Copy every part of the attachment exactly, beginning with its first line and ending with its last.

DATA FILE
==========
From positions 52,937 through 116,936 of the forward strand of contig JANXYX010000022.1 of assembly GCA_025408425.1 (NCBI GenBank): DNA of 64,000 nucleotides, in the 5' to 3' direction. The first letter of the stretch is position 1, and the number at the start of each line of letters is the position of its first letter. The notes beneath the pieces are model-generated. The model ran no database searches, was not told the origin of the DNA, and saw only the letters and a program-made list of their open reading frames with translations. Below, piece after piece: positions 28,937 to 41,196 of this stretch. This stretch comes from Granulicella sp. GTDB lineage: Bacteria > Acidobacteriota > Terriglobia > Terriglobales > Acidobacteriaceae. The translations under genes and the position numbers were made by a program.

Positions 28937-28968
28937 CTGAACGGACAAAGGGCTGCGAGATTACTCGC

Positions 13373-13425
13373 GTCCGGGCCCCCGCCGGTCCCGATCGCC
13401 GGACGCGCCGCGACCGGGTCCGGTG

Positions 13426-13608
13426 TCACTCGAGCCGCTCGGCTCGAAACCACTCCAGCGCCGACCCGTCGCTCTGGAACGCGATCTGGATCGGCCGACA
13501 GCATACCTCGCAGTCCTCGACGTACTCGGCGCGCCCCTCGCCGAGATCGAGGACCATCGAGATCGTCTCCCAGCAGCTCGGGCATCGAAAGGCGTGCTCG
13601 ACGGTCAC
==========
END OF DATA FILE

From positions 52,937 through 116,936 of the forward strand of contig JANXYX010000022.1 of assembly GCA_025408425.1 (NCBI GenBank): DNA of 64,000 nucleotides, in the 5' to 3' direction. The first letter of the stretch is position 1, and the number at the start of each line of letters is the position of its first letter. The notes beneath the pieces are model-generated. The model ran no database searches, was not told the origin of the DNA, and saw only the letters and a program-made list of their open reading frames with translations. Below, piece after piece: positions 28,937 to 41,196 of this stretch. This stretch comes from Granulicella sp. GTDB lineage: Bacteria > Acidobacteriota > Terriglobia > Terriglobales > Acidobacteriaceae. The translations under genes and the position numbers were made by a program.

Positions 28937-28968
28937 CTGAACGGACAAAGGGCTGCGAGATTACTCGC

Positions 13373-13425
13373 GTCCGGGCCCCCGCCGGTCCCGATCGCC
13401 GGACGCGCCGCGACCGGGTCCGGTG

Positions 13426-13608
13426 TCACTCGAGCCGCTCGGCTCGAAACCACTCCAGCGCCGACCCGTCGCTCTGGAACGCGATCTGGATCGGCCGACA
13501 GCATACCTCGCAGTCCTCGACGTACTCGGCGCGCCCCTCGCCGAGATCGAGGACCATCGAGATCGTCTCCCAGCAGCTCGGGCATCGAAAGGCGTGCTCG
13601 ACGGTCAC